Few folks are as good at wringing their hands as journalists. For evidence, find former Salt Lake Tribune reporter Matthew LaPlante’s Facebook page and read the July 17, 2013, microdrama discussion behind a “rumor” about polygamist Rulon Jeffs recently published on the Trib’s blog. Was that rumor news or wasn’t it? Wring, wring, wring. Blogging has lowered the bar for news-gatherers. Wring, wring, wring. The rules have changed. Wring, wring—wrong.
Print journalists, for my money, remain the last of a dying breed of news-gatherer who is actually committed to truth, fairness and exposure of all things evil. Plenty of people wear the banner of “journalist,” but few actually are. For the record, I am not a journalist. I’m a smartass.
Broadcast news reporters? Yeah, journalists, especially if they do more than mispronounce the names of drive-by-shooting victims, and especially if they can conceive, develop and broadcast an engaging story about drive-by shootings that bypasses the cliché of setting the frame of that story by broadcasting from the stoop of a neighborhood bodega. Alas, broadcast news is full of lazy visual clichés.
But, at least there are a fair number of TV broadcast journalists left. The same isn’t so of radio. When I was younger, before FM radio, all the AM stations aired news broadcasts. I know this because when we heard the words, “Now for today’s top headlines,” it was our signal to change the station. But today, there are, what—four, maybe five—locals who make their living as radio news reporters? In the past several decades, radio news budgets suffered more cuts than a spring lamb on a Greek Easter rotisserie.
And now comes the Internet. Remember how the Internet promised the coming of a new day, the age of the true “citizen journalist”? What a bunch of hooey that turned out to be! Read the reader comments on nearly any website and you’ll quickly realize how deep the crap has piled up. Many blogs are little more than vehicles to spread self-promotion or lies. Legit bloggers are lost in the madness. We are dumber than ever.
If asked the question, “Where do you get your news?”, I’d probably answer, “From the Internet.” It’s fair to say that it soon will be—if it’s not already—that the vast majority of us will say we get our news from the Internet.
But that’s a loaded question, and one that newspapers particularly (and more particularly, the dastardly dailies), have failed to grasp. In the mid 1990s, we had a sales rep at City Weekly named Patti Stith. She kicked ass. She still does, but in radio. Good for her. One day, we were talking (and probably drinking heavily) about how we could sell better against radio or TV. We were talking about word of mouth, the Yellow Pages and the like, and the topic of customer surveys came up—lots of merchants conduct silly Q&As of their customers to see where they came from. And then they promptly ignore them, which is smart, because they’re basically useless anyway. On each of those was a question usually framed something like, “Where did you hear about us?”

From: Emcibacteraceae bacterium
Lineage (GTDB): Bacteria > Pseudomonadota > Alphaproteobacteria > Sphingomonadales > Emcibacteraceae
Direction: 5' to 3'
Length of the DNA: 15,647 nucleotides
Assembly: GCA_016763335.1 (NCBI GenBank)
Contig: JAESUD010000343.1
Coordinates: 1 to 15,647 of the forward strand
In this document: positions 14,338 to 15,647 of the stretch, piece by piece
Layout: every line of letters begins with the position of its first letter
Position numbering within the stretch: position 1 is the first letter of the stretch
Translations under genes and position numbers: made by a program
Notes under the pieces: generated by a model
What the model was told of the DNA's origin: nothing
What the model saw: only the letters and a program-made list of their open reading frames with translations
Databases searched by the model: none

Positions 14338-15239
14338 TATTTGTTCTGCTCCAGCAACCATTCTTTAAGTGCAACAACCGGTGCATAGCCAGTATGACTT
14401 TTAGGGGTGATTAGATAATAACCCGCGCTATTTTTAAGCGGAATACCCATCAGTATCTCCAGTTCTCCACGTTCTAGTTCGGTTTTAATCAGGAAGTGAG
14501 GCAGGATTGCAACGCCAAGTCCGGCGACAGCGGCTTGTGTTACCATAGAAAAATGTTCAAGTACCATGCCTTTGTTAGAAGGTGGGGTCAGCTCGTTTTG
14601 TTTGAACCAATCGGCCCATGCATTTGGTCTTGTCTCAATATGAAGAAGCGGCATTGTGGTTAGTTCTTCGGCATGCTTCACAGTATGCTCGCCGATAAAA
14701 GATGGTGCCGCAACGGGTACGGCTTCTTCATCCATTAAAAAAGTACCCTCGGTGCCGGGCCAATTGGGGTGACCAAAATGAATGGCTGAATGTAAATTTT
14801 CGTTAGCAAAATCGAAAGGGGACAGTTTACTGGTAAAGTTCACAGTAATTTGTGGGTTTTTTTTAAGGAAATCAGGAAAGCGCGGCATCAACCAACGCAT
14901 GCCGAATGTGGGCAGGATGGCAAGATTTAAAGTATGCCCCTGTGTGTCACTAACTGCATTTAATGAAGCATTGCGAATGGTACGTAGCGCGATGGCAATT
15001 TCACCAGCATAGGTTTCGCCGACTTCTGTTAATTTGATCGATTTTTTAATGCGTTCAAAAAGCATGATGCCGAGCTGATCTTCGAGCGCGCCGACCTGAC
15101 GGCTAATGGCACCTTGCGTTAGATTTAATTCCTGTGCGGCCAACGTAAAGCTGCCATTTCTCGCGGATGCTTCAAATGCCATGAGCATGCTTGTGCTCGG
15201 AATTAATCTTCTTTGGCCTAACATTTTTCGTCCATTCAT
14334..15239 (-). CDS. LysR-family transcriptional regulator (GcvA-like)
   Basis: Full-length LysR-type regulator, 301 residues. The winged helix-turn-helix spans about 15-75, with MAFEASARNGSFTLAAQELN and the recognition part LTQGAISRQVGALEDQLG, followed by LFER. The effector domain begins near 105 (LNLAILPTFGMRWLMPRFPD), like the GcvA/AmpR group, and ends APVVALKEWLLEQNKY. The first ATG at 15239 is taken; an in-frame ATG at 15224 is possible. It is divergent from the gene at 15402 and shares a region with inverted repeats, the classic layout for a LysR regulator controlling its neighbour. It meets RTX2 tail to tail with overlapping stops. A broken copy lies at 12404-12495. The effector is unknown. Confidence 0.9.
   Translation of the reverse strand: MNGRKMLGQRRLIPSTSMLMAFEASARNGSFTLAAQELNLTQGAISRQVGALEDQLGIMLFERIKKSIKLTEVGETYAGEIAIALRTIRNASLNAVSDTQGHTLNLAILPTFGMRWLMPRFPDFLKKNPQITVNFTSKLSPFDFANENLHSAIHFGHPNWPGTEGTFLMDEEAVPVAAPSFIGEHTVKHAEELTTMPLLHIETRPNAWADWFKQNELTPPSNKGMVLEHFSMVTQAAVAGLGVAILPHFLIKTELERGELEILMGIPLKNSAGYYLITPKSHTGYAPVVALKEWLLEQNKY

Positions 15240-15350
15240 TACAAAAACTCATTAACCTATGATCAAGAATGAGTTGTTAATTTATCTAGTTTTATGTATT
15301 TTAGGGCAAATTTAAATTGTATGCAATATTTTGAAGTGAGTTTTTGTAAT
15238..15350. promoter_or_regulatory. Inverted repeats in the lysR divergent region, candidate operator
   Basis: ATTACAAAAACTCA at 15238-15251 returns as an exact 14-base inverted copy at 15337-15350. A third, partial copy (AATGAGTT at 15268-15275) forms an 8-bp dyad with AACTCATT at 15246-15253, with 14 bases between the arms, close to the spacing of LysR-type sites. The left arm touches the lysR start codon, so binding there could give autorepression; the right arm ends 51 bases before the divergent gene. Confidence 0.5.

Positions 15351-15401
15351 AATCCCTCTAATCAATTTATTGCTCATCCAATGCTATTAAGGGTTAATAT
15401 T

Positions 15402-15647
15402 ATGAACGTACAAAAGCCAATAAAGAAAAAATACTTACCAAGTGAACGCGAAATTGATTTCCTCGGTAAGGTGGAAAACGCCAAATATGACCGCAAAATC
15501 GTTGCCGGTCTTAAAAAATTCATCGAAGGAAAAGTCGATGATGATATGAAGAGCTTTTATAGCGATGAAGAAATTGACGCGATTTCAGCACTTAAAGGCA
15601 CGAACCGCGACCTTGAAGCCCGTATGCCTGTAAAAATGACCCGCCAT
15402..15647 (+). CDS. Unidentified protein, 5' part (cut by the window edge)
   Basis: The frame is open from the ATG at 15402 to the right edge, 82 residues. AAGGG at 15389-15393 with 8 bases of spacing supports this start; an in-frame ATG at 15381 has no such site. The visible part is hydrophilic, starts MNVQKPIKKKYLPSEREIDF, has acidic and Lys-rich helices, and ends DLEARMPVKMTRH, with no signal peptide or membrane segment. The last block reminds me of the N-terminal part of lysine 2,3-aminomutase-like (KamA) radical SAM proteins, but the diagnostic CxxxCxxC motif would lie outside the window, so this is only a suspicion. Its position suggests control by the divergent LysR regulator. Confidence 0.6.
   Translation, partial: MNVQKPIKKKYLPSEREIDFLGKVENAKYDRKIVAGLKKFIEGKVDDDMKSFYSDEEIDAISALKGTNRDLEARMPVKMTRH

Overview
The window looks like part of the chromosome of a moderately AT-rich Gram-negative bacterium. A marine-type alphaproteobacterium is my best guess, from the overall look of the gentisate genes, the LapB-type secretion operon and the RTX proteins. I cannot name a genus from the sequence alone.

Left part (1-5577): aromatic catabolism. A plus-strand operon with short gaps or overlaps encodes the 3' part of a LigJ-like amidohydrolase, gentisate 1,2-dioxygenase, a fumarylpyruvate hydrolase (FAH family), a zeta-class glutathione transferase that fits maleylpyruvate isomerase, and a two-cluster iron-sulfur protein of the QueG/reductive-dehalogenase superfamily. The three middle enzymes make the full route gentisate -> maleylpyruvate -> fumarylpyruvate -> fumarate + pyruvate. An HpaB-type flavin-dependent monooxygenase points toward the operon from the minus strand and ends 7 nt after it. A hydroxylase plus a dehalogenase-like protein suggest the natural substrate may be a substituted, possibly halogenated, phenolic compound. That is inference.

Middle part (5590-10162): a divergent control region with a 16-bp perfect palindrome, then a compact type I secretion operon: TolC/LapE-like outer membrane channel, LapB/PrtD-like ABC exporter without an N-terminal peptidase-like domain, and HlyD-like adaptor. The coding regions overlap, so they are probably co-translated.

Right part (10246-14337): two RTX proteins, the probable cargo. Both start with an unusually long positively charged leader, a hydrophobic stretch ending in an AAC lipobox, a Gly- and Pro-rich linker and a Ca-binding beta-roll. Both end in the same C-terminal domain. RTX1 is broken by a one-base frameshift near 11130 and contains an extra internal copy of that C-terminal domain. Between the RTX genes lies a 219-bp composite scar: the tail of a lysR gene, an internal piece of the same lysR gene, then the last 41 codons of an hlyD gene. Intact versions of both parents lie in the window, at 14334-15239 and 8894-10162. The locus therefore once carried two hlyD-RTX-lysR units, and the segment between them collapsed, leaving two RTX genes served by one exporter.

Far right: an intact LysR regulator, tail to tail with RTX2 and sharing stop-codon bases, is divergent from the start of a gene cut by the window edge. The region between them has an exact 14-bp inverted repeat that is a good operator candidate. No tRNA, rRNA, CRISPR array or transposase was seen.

And Patti wisely pointed out that you never “hear” a newspaper. We were in the back seat from the get-go. So, we figured out a way to sell around that loaded question and all the misperceptions that come along with it. We began to tell our reps to teach the merchants to watch our papers disappear from the news racks inside their places of business. We taught them to watch how people read a newspaper while waiting for their lunch. We taught them not to question how people got to their place of business, but to question why others did not. It worked. And still does.
Today, newspapers face another challenge, one that is not dissimilar. There is little doubt that in the history of American journalism, newspapers did the heavy lifting when it came to producing pure journalism, with decades of awards and accolades to prove it. Yet, somewhere along the way, newspaper journalists began to care less about being forced to share the journalism stage with folks from other media who simply reproduced their journalism, or were second to the story. It was arrogance. It’s happening again. Newspapers do the heavy lifting, yet suffer from the distinction of not faring well in the category question of “Where do you get your news?”
I was at the annual convention of the Association of Alternative Newsmedia in Miami recently. In one session, some overpaid guy from Google or something similar asked the audience, “Is anyone here doing digital?” Huh? In the words of my good friend Dan Brentel, a Bingham Canyon native and Vietnam Green Beret, we were doing digital while Mr. Google was still “shittin’ yellow.” The guy clearly has been doing digital. He was wired and proud of it. So much so that he was clueless that myself and everyone else in the room had been “doing digital” for more than a decade. Which means to me that, despite all that wired-ness and despite all the news he has access to, he hasn’t learned very much.
As a clincher, he touted that the world learned of the uprisings in Egypt on Twitter. And we need to be on Twitter. Jeeezzzus! So, I bet that guy next to me that the Google boy couldn’t find Egypt on a map, had never before seen Cairo in a sentence, and wouldn’t know Mohamed Morsi from Muhammad Ali. The guy—the world, really—is making a big mistake thinking that the words “news” and “journalism” are synonymous.
And newspapers will make a bigger one if they continue to think so, too.